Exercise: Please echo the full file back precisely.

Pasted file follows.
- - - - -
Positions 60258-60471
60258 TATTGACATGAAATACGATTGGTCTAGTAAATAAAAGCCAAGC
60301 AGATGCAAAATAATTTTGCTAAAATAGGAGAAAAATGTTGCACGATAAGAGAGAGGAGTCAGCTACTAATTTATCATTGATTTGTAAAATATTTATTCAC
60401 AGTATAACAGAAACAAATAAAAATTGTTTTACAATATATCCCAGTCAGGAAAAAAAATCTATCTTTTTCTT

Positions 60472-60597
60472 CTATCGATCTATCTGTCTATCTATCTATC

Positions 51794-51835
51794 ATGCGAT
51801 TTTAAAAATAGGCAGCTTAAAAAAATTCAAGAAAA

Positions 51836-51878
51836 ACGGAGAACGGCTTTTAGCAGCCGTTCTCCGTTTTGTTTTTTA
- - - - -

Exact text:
Positions 60258-60471
60258 TATTGACATGAAATACGATTGGTCTAGTAAATAAAAGCCAAGC
60301 AGATGCAAAATAATTTTGCTAAAATAGGAGAAAAATGTTGCACGATAAGAGAGAGGAGTCAGCTACTAATTTATCATTGATTTGTAAAATATTTATTCAC
60401 AGTATAACAGAAACAAATAAAAATTGTTTTACAATATATCCCAGTCAGGAAAAAAAATCTATCTTTTTCTT

Positions 60472-60597
60472 CTATCGATCTATCTGTCTATCTATCTATC

Positions 51794-51835
51794 ATGCGAT
51801 TTTAAAAATAGGCAGCTTAAAAAAATTCAAGAAAA

Positions 51836-51878
51836 ACGGAGAACGGCTTTTAGCAGCCGTTCTCCGTTTTGTTTTTTA